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  1. #1
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    Default Japanese Planes Vs Western Planes????

    Ok, I live in Japan and have access to Japanese planes etc. I have used your standard Stanley/Lie Nielsen type planes all my life, but which does a better job?

    From what I can tell the Japanese planes require much more tinkering, but when they are dialed in they seem to do the best job. Am I wrong or right?

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  3. #2
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    Dec 2008
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    Adelaide, SA
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    Quote Originally Posted by JapanDave View Post
    Ok, I live in Japan and have access to Japanese planes etc. I have used your standard Stanley/Lie Nielsen type planes all my life, but which does a better job?

    From what I can tell the Japanese planes require much more tinkering, but when they are dialed in they seem to do the best job. Am I wrong or right?
    Interesting question...have you tried emailing Stuart from toolsfromjapan for his thoughts?

  4. #3
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    Sep 2009
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    Minnesota, USA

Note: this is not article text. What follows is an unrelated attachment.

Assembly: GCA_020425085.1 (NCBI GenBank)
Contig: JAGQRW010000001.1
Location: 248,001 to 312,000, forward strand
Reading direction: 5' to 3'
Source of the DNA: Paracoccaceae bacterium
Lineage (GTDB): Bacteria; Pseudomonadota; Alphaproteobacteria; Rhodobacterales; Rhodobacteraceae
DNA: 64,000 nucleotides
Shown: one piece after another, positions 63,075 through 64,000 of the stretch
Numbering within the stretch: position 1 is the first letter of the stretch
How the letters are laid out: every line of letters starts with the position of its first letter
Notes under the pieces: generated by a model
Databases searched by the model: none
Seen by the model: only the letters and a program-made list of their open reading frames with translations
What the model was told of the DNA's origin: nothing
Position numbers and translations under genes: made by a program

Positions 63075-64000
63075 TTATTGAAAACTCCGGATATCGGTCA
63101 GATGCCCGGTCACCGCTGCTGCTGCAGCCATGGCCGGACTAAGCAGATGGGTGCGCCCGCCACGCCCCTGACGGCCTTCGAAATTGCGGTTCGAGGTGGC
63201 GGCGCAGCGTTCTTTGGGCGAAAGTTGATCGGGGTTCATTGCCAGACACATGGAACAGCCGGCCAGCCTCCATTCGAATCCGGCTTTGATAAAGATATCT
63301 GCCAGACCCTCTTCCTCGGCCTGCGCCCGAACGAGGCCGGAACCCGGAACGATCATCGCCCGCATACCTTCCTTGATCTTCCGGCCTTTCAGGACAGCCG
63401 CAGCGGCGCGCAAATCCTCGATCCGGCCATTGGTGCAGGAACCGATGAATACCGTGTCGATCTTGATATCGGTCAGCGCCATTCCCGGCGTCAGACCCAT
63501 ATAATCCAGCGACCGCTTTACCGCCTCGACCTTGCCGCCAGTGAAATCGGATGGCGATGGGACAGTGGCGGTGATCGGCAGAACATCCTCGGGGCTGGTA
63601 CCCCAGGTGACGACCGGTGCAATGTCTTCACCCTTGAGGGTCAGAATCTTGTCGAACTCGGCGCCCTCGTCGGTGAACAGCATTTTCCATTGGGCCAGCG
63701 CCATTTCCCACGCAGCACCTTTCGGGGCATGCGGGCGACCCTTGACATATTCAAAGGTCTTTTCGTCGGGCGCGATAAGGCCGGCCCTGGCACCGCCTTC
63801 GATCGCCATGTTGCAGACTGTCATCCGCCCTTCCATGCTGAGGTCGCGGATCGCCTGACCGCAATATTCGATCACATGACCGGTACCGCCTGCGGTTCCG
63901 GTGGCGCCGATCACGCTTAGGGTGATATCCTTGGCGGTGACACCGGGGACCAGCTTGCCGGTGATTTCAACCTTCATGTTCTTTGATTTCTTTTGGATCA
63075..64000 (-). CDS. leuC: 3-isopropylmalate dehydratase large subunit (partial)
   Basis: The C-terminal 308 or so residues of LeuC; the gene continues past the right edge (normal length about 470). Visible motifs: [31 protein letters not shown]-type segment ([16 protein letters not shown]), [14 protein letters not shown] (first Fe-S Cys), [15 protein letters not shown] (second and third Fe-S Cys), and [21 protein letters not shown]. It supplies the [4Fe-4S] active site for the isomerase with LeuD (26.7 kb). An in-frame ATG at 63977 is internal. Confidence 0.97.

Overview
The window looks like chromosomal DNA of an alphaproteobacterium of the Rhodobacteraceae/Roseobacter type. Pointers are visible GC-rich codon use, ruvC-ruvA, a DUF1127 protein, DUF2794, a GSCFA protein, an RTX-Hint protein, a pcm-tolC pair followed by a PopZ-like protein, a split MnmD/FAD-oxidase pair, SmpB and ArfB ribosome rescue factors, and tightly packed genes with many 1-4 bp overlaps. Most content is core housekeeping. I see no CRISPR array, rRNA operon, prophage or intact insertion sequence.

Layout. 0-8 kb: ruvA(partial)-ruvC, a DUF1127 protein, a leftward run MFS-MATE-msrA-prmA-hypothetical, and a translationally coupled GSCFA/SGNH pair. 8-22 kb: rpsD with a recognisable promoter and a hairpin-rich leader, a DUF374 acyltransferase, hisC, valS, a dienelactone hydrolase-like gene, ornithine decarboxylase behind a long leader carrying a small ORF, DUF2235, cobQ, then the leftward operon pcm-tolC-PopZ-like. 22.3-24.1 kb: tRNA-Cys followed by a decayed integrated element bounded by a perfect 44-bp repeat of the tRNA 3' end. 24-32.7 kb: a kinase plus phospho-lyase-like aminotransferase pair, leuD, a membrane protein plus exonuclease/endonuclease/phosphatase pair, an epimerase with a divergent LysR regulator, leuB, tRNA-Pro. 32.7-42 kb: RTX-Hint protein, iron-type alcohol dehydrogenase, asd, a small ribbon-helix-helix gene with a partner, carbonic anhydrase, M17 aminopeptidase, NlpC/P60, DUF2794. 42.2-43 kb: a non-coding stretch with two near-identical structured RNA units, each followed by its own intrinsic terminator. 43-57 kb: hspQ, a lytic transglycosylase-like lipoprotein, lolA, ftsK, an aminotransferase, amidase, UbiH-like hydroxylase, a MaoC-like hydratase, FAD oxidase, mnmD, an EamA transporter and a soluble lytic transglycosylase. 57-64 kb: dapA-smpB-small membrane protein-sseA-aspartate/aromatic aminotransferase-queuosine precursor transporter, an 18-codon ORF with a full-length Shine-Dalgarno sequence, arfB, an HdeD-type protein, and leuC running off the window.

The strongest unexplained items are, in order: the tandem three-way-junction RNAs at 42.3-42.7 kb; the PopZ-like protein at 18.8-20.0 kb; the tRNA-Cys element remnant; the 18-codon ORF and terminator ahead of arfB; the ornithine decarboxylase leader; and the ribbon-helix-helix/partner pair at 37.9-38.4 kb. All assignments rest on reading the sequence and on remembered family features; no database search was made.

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    Sharp is what counts whether it is a wooden plane or an iron plane, whether you push it or pull it, since you are in japan and have access to Japanese planes use them. "when in rome".

  5. #4
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    Nov 2007
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    Lawrencetown, NS, Canada
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    It's really up to the user to make a tool work well. Some might describe adjusting a Japanese plane as "tinkering", while to others lugging the weight of a western plane is a "chore". Ultimately (and objectively), its about the results and not the tool(s).

  6. #5
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    May 2010
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    Wellington, NZ
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    The philosophies behind western and Japanese planes really are very different. With the Japanese plane, most of the value is in the blade, but for Western planes it's more evenly split, with greater value in the body etc.

    Having recently acquired a half-decent Japanese plane (Tsunesanboro Doshyoppone), I have to say I'm leaning more towards the east on this one. It's works stunningly well and IMO was fantastic value for money. And it worked right out of the box - no tinkering required.

  7. #6
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    Jul 2005
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    Oberon, NSW
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    Technically, I don't have a clue.

    However, in practice I found I have far better control with a japanese plane.

    Even accounting for all the fiddling to set it up just so, I find I finish the job more quickly; once in use I don't have to keep one eye on my technique and another on what I'm doing... I just "use it."
    I may be weird, but I'm saving up to become eccentric.

    - Andy Mc (AKA "Ghost who posts." )

  8. #7
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    Sep 2009
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    Minnesota, USA
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    Default